Behind The Big Law-Firm Curtain: The Good, The Bad, The Uglyby Scott Edward Walker on October 27th, 2009
I’ve been doing deals as a corporate attorney for over 15 years now, including nearly 8 years in the trenches at two big law firms in New York City. Accordingly, I thought it would be helpful for entrepreneurs if I briefly peel back the curtain of the big law firm and explain how these firms work (i.e., the good, the bad, the ugly) so that entrepreneurs can make an informed decision as to whether it makes sense to be working with a big law firm with respect to a particular corporate project. Obviously, some of this is a bit self-serving, but entrepreneurs need to understand that the assumption “the bigger, the better” — i.e., the bigger the law firm, the better the representation — is not necessarily the case. The video version of this post is set forth directly below.
Big law firms are very good in connection with billion dollar acquisitions, public offerings and any complex, bet-the-company type transaction (e.g., hostile takeovers). Indeed, when money is not an issue and/or where the client needs lots of lawyers (i.e., lots of bodies), it may be prudent to retain a large law firm with strong experience to handle a particular corporate project. I remember doing billion-dollar acquisitions as a corporate associate in New York, where we often had diligence teams of 10+ lawyers and transaction teams of 30+ lawyers. Moreover, big law firms are also good (particularly in places like Silicon Valley) at making introductions for entrepreneurs to investors and the like.
The bad, of course, are the huge legal fees that big firms charge. As I have discussed on the video on the home page of my website, there are lawyers at certain major national law firms billing out at $1,000 per hour; and there are first-year associates at big firms billing out at $300 per hour. (Just to be clear: we’re talking about lawyers with no experience, fresh out of law school billing clients at a rate of $300/hr.) The bottom line is that legal fees are through the roof.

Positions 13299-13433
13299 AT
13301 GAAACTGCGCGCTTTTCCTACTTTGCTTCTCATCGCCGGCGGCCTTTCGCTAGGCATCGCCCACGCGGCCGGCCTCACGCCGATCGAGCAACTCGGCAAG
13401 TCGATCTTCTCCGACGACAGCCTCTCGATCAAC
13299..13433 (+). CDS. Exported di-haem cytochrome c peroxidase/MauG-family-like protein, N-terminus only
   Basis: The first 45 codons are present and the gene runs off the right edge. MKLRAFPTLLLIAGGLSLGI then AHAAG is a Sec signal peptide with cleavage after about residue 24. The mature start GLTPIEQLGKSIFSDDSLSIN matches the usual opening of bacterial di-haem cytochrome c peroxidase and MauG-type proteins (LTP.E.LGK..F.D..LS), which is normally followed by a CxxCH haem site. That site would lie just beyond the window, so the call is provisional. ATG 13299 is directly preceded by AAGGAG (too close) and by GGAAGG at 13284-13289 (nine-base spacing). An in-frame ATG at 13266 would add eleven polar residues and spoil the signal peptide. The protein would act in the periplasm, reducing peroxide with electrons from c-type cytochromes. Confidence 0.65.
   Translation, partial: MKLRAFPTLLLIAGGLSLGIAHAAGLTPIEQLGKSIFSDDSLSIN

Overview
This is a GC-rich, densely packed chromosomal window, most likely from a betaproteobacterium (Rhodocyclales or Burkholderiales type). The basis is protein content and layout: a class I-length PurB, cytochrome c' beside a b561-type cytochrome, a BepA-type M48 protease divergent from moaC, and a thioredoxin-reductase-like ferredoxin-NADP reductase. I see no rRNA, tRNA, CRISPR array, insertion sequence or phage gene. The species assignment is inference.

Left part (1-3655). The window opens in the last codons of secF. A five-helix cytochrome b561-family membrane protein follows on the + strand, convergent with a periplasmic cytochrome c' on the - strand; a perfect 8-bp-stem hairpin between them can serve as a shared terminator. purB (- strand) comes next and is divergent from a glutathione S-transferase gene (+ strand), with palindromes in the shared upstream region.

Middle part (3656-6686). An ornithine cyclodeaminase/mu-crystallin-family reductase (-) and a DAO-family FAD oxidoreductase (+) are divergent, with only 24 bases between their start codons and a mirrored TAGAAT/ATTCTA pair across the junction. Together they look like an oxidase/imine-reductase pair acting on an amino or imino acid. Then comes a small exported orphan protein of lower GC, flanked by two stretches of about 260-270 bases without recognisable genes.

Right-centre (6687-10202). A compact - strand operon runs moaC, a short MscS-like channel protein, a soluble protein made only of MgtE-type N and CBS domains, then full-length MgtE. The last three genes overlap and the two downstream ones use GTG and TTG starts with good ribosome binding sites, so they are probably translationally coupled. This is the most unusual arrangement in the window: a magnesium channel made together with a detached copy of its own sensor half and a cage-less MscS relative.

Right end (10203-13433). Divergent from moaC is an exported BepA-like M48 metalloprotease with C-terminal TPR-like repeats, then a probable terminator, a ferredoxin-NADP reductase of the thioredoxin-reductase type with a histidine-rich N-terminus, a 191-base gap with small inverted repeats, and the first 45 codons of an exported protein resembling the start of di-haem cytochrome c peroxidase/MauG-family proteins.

Now, in billion-dollar deals, legal fees are generally not an issue; indeed, they are just another line item in the list of transaction expenses (and generally pale in comparison to what the investment bankers are getting). But in small deals or in connection with general corporate work, fees are often a significant issue to entrepreneurs.
The ugly with respect to big law firms is pretty ugly from the entrepreneur’s perspective – and I’ve seen this over and over again.
The reality is that the smaller the client – the smaller the transaction — the further down the ladder the work gets pushed at the big law firms. That’s the way these firms work. The entrepreneur may meet the senior partner at the first meeting for his $15 million acquisition or $3 million financing, but that partner then goes back to his office, calls the assigning partner and gets some young associate to start cranking out the work.
I experienced this first hand as a young associate at a big, New York City law firm. I can remember is like it’s yesterday: you get the call from the senior partner’s secretary to come up to the senior partner’s office; you run up the stairs or to the elevator; you bring your legal pad; you’re nervous and you sit down in the partner’s office (sometimes he’s on the phone and you’re sitting there for 10 minutes); and then if it’s a small deal that you’ve been tapped to handle, he either just flings a copy of the term sheet at you or just flies through the terms, hands you the form he wants you to use and then tells you to “go, get it done”; and as you’re leaving his office, he screams out “call me if you have any questions” — which really means “don’t bother me with this little, bullshit deal — I don’t want to see you until the closing.”
The takeaway here is that the big-firm template generally only works for the big deals and the big clients, and the entrepreneur needs to understand that. I hope the foregoing was helpful. If you have any questions or comments, please send them to me through the comments section of this post. Thank you.